In 2010, the state of Mississippi had a long running history of placing last in most of the indicators that prove a community is thriving and moving toward prosperity. Year after year, the state’s academic data showed that students were scoring 50th or 49th in academic achievement, that 30% of our children were dropping out of school, and that more children were having children in Mississippi than in any other state in the U.S. About one-fourth of our children seemed doomed to becoming a high school drop-out, teen parent, or a state prisoner if something did not change in our educational programs and community support systems.
Against that backdrop a small group of concerned but loosely affiliated individuals came together to prepare a CSAP for the All American Awards to get us focused on solutions. Initially the group began to delve into the data and emerged with the focus on just Gulfport, and on one issue, school readiness. But as their study continued and conversations in the community about the topic began to occur, that focus expanded.
At about that same time, the Mayor of Gulfport, George Schloegel, gathered a small group of people who were interested in improving school readiness and academic performance in the Gulfport School District. The group, the Mayor, School District Superintendent, two representatives of local businesses and two nonprofit representatives with extensive experience in early education, began working quietly behind the scenes looking at the learning gaps and opportunities for educational improvement. With time, the group began to see how improving the educational support systems in the area could affect even the future economic picture of South Mississippi. That realization motivated them to continue these meetings which eventually became the impetus for the One Coast Collaborative, a school readiness and grade level reading coalition.
As the group at the Mayor’s office shared their conversations with others, the areas of education and economic development became linked. In 2010 the Gulf Coast Business Council Masters Class also began a yearlong study of the impacts of education on economics in the region and proposed that improved quality early childhood education was a crucial component of elevating the growth capacity of the Mississippi Gulf Coast. This solution was presented in a proposal encouraging Gulf Coast business leaders to support the workforce of tomorrow early by establishing an early childhood program in each of the three Coastal counties to build learning skills for at-risk four year old children. A full endorsement by the Gulf Coast Business Council Executive Board was given for this project to proceed and a search for funding sources began.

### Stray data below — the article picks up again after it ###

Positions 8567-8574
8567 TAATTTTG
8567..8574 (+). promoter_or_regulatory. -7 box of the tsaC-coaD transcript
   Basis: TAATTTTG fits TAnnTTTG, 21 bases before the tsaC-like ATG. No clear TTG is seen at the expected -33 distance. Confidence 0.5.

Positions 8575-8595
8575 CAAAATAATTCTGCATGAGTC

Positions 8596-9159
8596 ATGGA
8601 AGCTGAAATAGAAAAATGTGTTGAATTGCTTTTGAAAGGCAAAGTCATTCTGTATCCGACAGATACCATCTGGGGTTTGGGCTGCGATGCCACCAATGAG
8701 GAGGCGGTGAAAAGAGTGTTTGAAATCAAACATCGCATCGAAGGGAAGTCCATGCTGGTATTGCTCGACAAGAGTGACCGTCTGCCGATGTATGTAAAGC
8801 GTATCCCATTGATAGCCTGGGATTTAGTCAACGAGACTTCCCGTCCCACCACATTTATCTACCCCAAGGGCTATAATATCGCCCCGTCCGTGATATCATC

The question of the state providing funding for four-year-olds had already been asked with a resounding response of “No!” So the group that became the collaborative, joined the business community in an effort to seek private funds that could be used to establish four-year old preschool classes that would be free to selected students.
In 2010, private funds were committed for a pilot program in the Gulfport School District for 20 four-year-old children in a program now called the South MS PreK4Ward Initiative. That fall PreK4Ward was opened by a former educator acting as the project director as the first free, public pre-school class; it enrolled twenty students in the class that was led by a gifted, certified teacher and co-teacher. The students in that first class showed outstanding results: their fall assessments showed 90% were failing to meet standards; those same students ended the year with 90% meeting the standards!
The results every year since 2010 have shown virtually the same strong growth; and the feedback from parents whose children have attended proves that this early education opportunity changed their academic futures!
Unfortunately, with all of the public schools on the Coast reporting that 60% or more of their students qualify for free and reduced lunch, one class could not serve all the children in need of an early learning opportunity. The task then became how to expand the number of early learning classes.
So it was exciting when, in early 2012, our United Way of South Mississippi began to get involved in the same question. Almost as if to answer the question of how would one begin to turn the future around for our children, UWSM released a community assessment that highlighted the shortcomings in the educational achievement of students and the need to increase school readiness. The findings of the study and the recommendation to increase access to early learning programs were presented to every civic club, the Gulf Coast Business Council and nonprofit meeting. United Way changed its investment strategy to focus on school readiness and third grade level reading and formed an Education Vision Council.